Human Resources WalkMe TeamUpdated December 18, 2023

6 Key HR Challenges for 2023

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6 Key HR Challenges for 2023

Recession. Inflation. Poverty crisis. 

These factors can all feel remote from the work of HR teams. But the reality is that these global problems create new challenges every month. And the best companies will integrate them into their human resources strategy as quickly and effectively as possible. 

6 Key HR Challenges

We’ve looked at prominent thought leaders and HR professionals to develop a list of the six most important issues HR leaders face in 2023. In our view, those are: 

  • Strategies for tackling a recession 
  • Effective use of HR data analytics
  • Humanizing the digital workplace 
  • Going further with diversity and inclusion initiatives 
  • Mental health and wellness programs 
  • Figuring out the future of work. 

There are, of course, many other challenges. The final section will give a quick overview of some year-on-year HR challenges. 

2023 is a difficult time. Professional people are introducing many innovative ideas, but business leaders are desperate to see the returns on their investments. So much so that the writer Eric Mosley called this “the year of ROI”

Keep an eye on these challenges, and you can get those rewards from HR.  

  1. Strategies for tackling recession 

For many HR leaders, global recision is at the top of the list of challenges.

It’s making a dent in every industry. And for the foreseeable future, uncertainty will be a fact of life. It won’t be enough to sit and wait for this “rainy day” to end: we could have a lot more to come. 

Recession hits HR departments very hard. It could mean_

Recession hits HR departments very hard. It could mean: 

  • High expectations in recruitment. Recruiting and onboarding new employees is a costly procedure. Larger organizations will still need to hire. 
  • Challenges for employee morale and engagement. A recession can create an atmosphere of fear and uncertainty among employees who may worry about job security and the overall stability of the organization.
  • Reduced training and development opportunities. HR may need to find cost-effective ways to provide essential employee training and foster a culture of continuous learning.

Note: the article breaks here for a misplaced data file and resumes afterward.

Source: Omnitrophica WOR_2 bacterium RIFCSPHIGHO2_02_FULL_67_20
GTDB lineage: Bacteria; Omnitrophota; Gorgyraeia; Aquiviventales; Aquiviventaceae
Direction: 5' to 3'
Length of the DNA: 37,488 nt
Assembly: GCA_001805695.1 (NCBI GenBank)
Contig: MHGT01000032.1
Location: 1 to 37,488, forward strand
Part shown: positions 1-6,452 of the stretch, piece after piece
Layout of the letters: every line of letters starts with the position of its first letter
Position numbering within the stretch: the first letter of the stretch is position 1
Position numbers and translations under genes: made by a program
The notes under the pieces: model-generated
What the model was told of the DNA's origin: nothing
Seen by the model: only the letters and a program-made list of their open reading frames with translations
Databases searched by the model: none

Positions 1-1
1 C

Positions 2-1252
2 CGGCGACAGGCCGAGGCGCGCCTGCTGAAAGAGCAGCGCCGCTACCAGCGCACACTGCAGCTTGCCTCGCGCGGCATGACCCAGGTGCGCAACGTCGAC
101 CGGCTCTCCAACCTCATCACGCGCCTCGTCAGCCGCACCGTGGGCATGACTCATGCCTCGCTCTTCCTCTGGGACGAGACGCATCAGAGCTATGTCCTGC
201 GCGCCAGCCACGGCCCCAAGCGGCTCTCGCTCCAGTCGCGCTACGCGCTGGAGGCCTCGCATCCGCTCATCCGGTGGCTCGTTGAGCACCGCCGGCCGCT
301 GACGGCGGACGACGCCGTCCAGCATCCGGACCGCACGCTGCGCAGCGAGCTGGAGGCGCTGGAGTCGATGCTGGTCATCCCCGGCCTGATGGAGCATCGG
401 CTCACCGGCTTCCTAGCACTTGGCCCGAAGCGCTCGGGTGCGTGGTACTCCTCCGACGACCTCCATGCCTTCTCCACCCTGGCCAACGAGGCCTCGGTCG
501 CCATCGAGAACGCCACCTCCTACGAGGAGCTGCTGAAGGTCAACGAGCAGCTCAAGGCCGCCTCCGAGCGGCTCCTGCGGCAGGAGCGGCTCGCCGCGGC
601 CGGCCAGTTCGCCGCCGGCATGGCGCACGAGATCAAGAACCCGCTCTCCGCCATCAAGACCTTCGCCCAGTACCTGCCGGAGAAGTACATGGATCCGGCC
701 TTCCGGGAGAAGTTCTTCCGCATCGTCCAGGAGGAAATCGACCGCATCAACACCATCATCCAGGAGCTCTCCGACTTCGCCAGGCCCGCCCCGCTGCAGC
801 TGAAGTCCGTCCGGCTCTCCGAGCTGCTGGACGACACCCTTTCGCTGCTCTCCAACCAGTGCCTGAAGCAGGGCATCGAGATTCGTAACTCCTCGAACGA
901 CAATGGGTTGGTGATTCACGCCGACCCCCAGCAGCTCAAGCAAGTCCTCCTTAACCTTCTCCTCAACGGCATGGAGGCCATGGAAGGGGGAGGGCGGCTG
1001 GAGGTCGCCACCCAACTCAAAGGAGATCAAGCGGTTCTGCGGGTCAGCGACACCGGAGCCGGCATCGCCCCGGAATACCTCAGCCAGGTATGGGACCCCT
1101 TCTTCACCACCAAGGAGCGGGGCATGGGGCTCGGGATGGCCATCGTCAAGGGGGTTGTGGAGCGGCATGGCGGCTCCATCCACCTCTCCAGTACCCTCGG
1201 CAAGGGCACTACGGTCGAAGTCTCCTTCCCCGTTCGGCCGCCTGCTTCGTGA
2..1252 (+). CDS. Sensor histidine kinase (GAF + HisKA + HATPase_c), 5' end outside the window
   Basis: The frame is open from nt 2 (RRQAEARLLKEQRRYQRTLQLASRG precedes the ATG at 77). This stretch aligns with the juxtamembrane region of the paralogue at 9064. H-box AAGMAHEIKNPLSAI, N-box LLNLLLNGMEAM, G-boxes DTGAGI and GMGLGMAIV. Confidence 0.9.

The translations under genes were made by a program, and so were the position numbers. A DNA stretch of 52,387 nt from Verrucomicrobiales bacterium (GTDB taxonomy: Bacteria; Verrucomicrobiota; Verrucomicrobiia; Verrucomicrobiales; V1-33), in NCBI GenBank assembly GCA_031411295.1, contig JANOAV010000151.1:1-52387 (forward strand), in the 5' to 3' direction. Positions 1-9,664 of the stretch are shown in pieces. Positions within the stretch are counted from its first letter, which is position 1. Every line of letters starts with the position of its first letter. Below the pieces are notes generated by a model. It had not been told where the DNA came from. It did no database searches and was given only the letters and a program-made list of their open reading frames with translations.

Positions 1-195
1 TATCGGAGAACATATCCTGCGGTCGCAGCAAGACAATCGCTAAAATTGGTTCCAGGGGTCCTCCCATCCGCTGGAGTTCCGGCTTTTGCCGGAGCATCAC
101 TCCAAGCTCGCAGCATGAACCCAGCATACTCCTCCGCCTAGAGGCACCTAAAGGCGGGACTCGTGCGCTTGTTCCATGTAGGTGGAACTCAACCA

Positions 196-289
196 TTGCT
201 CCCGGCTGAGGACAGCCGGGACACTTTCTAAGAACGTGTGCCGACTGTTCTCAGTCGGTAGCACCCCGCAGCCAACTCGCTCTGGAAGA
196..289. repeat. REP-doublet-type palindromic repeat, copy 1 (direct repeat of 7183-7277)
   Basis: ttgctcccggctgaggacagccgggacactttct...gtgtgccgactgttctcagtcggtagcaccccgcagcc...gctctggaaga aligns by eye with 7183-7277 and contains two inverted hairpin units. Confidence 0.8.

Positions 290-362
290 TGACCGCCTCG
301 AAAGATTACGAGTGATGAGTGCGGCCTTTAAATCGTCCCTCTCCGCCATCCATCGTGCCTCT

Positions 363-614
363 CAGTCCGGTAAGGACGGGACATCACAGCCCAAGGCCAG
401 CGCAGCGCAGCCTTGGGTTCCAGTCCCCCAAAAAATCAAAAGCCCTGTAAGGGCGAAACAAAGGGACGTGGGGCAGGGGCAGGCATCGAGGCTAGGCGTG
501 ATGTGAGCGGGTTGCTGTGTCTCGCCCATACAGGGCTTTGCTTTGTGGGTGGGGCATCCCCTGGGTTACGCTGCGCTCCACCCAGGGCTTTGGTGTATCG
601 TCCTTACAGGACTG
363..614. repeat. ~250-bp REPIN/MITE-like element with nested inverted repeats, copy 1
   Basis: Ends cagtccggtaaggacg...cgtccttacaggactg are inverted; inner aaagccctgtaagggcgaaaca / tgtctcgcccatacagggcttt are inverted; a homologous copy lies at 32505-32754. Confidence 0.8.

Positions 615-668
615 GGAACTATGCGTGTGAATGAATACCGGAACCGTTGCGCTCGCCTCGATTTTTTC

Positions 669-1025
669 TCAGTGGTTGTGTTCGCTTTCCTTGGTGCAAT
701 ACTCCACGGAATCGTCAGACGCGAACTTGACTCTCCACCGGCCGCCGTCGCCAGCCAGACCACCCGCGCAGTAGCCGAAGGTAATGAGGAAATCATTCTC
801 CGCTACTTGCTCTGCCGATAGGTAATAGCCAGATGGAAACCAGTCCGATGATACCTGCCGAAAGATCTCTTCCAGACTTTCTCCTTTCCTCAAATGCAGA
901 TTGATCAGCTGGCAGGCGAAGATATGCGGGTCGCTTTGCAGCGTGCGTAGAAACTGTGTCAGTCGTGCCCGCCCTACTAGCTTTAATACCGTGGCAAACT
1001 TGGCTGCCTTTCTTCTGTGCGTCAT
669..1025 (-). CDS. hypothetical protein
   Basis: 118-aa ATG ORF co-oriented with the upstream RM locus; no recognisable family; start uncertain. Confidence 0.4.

• Budget Constraints within HR. The HR department may experience budget cuts, limiting its capacity to carry out essential functions and implement new initiatives. So, HR may have fewer staff members to undertake innovative practices. 

So, how do you tackle these problems? 

  • First, get the basics right. In tough times, you’ll need strong HR leaders, excellent communications with staff, and strong decision-making at every level. Of course, the choices won’t be easy. But when the world is uncertain, providing employees with the highest clarity you can achieve is vital. 
  • Be open to ideas. Will remote work for your company or other flexible work arrangements? Can you reduce employee turnover by raising salaries? Can you reduce costs by accelerating your digital transformation plans (or, indeed, by putting them on hold)? 
  • Don’t be “penny-wise and pound foolish.” HR departments must still invest in skilled professionals, employee compensation, and positive employee experience. When you’re looking to reduce operational costs, make genuinely efficient decisions in the long term. 

In short, HR professionals should continue to do their best work. 

Using data and HR Analytics 

A couple of years ago, Oracle reported that many organizations are now finding ways to use HR analytics well. In their research, it turned out that two-thirds of businesses use HR analytics effectively

That was great news: but data analysis does not stand still. In 2023, human resources teams should search hard to see the potential of HR analytics in their business. Three key areas for growth are sun hybrid and remote work, decision-making, and all-around innovation through digital transformation. 

By the way – if you want to go deeper, check out our handy guide to HR analytics

HR analytics and hybrid work

The pandemic proved that our “common sense” about office work was not so sensible. Some leaders are keen to roll back the freedoms their staff have enjoyed. After all, conventional wisdom says, “My grandparents never got to work at home, and it never hurt them!”